Or spend some quality time starting at noon every day at Films4Families, catching movies together about goldfish, marbles and pirates.

Then, around 1 p.m. daily at the Northwest Court Stage, there are concerts geared just for kids. Saturday features The Not-It’s!, a band made up of veteran indie rockers. Sunday it’s the Central Services’ Board of Education, a pop-rock band influenced by WILCO. And Monday it’s Recess Monkey, a band made up of elementary-school teachers with a Beatles vibe. These bands make a point to entertain parents, too, so all ages can join in on the fun.

The Bumbershoot Web site ( also highlights acts that One Reel figures will appeal to all ages, including singer-songwriter Eric Hutchinson, pop rocker Sheryl Crow and Seattle indie rock band The Long Winters (Saturday); Seattle reggae band Kore Ionz, rockabilly band The Dusty 45s and popular singer-songwriter Jason Mraz (Sunday); and Pacific Northwest Ballet, Seattle indie pop band Say Hi and orchestral pop band Grand Hallway (Monday).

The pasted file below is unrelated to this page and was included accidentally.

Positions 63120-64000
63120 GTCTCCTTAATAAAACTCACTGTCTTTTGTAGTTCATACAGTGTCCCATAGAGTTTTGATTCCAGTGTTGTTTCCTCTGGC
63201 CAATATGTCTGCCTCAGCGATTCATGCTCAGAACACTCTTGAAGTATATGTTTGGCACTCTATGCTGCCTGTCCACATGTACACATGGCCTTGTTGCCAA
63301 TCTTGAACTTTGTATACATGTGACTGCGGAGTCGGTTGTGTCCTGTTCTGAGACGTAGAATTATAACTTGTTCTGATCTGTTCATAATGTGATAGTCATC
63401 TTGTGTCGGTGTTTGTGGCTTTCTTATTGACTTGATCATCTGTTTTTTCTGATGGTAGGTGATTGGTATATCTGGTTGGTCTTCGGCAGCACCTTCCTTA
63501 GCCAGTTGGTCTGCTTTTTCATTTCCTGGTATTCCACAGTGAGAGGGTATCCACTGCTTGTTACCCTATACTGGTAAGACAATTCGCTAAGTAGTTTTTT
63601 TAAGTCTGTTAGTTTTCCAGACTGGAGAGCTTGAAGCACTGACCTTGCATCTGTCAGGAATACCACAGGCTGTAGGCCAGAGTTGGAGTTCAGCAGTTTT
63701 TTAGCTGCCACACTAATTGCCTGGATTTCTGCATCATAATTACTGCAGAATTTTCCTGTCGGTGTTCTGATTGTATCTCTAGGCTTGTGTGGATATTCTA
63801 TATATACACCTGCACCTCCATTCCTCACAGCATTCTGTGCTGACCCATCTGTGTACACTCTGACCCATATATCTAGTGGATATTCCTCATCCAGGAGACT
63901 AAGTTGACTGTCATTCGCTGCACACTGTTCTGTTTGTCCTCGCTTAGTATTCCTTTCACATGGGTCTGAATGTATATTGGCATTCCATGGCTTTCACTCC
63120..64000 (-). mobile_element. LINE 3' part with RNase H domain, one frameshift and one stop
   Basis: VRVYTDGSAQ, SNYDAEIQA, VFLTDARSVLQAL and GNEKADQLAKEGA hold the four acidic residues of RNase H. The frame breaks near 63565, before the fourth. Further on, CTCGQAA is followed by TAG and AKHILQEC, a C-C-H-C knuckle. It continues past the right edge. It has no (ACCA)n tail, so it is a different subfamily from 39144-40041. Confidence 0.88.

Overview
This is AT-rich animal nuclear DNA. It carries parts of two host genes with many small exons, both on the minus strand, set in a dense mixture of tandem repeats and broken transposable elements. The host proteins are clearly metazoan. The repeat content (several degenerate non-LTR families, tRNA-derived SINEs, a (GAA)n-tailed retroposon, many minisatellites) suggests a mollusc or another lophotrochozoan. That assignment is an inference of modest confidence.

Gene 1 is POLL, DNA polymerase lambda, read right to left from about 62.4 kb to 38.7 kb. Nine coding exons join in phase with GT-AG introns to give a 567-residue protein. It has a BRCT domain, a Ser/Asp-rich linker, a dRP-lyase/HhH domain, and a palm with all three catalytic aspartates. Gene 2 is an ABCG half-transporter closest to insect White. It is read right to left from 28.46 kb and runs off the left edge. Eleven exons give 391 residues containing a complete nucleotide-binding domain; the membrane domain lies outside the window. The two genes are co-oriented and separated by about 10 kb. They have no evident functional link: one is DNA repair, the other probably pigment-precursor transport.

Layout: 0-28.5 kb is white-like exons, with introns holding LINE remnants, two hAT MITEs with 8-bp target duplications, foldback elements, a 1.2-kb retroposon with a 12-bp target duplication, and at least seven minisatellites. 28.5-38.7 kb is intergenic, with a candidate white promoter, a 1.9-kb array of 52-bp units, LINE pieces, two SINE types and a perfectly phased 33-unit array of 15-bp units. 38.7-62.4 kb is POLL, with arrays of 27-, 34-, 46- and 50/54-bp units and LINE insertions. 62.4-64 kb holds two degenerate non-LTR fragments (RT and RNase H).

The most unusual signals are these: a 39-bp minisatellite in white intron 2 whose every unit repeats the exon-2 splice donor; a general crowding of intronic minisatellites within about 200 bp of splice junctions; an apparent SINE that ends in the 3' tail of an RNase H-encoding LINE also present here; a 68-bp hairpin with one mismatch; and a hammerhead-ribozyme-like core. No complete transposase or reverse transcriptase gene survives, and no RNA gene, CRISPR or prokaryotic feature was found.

Finally, God forbid, if you lose your little ones at the sprawling festival, there’s a way to track them down. Just register the kids at an information booth, and they’ll receive free corresponding wristbands. So if your brood is separated and the child is brought to the Bumbershoot staff, they can contact you for a happy ending.

Marian Liu, Seattle Times arts writer